Reliable data transfer over a perfectly reliable channel rdt 1.0
First all consider the simplest care in which the underlying channel perfectly reliable. The protocols itself which in trivia. The finite state machine definition for the rdt 1.0 sender and receiver are shown in the FSM in defines the operation of the sender while the s FSM defines the operation of the defines receiver. It is important to note that there are separate FSM for the sender and of the receiver. The sender an deceiver FSM in figure each have just one state. The arrows in the FSM description indicate the transition of the protocols from one state to another. The event causing the transition is shown above the horizontal line labelling the transition and the actions taken when the event occurs are shown below the horizontal lien when no action is taken on an event or no event occurs and an action is taken we use the symbol a below or above the horizontal respectively to explicitly denote the lack of an action or event. The initial state of the FSM is indicated by the dashed arrow.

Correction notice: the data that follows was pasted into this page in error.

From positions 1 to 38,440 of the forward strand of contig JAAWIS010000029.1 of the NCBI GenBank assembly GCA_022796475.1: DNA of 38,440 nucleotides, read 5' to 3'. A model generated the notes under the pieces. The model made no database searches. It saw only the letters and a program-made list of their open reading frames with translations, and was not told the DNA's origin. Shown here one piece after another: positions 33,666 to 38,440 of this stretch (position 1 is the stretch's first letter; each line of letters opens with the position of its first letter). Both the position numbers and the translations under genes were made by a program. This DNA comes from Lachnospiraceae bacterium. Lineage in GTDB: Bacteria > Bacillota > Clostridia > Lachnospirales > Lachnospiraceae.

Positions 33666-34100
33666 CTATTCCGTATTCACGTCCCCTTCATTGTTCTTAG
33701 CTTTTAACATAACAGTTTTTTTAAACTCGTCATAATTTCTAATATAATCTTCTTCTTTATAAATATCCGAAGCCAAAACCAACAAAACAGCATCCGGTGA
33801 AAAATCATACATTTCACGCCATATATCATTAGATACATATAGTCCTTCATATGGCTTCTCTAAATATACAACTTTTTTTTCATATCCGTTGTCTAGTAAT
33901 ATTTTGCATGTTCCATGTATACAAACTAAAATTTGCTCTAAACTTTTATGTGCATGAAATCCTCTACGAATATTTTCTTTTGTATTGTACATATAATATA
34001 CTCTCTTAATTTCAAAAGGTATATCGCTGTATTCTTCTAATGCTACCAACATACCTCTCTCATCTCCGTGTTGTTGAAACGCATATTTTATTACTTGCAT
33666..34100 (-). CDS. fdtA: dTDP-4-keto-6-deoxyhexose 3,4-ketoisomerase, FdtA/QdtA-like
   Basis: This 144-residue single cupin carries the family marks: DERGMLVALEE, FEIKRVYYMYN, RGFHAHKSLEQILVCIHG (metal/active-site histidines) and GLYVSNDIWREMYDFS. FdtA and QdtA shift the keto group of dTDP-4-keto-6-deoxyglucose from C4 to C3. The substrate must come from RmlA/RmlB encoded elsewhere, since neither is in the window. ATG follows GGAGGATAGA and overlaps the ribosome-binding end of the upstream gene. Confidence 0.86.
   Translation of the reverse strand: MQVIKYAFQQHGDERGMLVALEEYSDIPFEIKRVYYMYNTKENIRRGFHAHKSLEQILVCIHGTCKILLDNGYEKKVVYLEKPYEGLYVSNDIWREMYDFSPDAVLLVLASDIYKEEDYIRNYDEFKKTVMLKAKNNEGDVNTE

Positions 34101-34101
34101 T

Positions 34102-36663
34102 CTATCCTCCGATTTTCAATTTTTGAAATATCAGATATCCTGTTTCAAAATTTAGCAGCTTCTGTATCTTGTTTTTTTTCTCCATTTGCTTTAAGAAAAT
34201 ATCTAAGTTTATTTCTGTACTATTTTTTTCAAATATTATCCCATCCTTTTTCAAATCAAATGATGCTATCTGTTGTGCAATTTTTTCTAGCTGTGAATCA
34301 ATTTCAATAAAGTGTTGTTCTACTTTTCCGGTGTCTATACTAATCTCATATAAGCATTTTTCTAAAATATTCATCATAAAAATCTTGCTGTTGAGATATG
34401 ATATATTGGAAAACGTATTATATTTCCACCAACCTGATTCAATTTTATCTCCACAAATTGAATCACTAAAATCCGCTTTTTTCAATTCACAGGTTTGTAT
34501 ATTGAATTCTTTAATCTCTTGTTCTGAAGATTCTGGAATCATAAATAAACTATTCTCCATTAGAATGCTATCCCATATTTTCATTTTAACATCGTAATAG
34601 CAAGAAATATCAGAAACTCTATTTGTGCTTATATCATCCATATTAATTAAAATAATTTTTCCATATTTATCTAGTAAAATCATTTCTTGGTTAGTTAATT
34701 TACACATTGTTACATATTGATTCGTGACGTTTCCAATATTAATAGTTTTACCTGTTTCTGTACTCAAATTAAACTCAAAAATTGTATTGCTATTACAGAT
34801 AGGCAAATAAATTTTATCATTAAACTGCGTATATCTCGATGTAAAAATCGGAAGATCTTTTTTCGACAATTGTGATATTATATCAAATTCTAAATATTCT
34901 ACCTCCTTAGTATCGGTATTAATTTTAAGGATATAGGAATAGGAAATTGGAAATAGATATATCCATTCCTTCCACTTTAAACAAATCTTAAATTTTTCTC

Figure rdt a protocol for a completely reliable channel
The sending side of rdt simply accepts data from the upper layer via the rdt send event, creates a packet containing the data and sends the packet into the channel. The rdt send event would result form procedure call by the upper layer application.
On the receiving side rdt receives a packet from the underlying channel via the rdt _rev event removes tha data from the packet and passes the data up to the upper layer. The rdt_ rcv event would result from a procedure call event from the lower layer protocols.
In this protocols there is no difference between a unit of data and a packet. Also all packet flow is from the sender to receiver with a perfectly reliable channel there is no need for the receiver side to provide any feedback to the sender.